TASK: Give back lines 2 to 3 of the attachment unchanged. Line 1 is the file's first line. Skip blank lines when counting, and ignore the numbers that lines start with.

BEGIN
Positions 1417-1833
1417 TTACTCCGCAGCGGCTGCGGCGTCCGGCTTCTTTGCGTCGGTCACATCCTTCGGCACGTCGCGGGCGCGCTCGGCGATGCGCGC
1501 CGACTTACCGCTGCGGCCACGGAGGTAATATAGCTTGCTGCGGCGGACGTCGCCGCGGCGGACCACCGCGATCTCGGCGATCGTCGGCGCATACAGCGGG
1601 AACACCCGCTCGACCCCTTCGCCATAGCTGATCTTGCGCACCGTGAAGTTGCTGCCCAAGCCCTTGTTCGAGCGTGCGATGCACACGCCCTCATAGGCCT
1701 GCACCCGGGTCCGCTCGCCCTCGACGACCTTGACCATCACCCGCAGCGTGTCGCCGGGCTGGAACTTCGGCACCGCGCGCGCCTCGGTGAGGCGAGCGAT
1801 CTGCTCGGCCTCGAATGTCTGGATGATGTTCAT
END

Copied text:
1417 TTACTCCGCAGCGGCTGCGGCGTCCGGCTTCTTTGCGTCGGTCACATCCTTCGGCACGTCGCGGGCGCGCTCGGCGATGCGCGC
1501 CGACTTACCGCTGCGGCCACGGAGGTAATATAGCTTGCTGCGGCGGACGTCGCCGCGGCGGACCACCGCGATCTCGGCGATCGTCGGCGCATACAGCGGG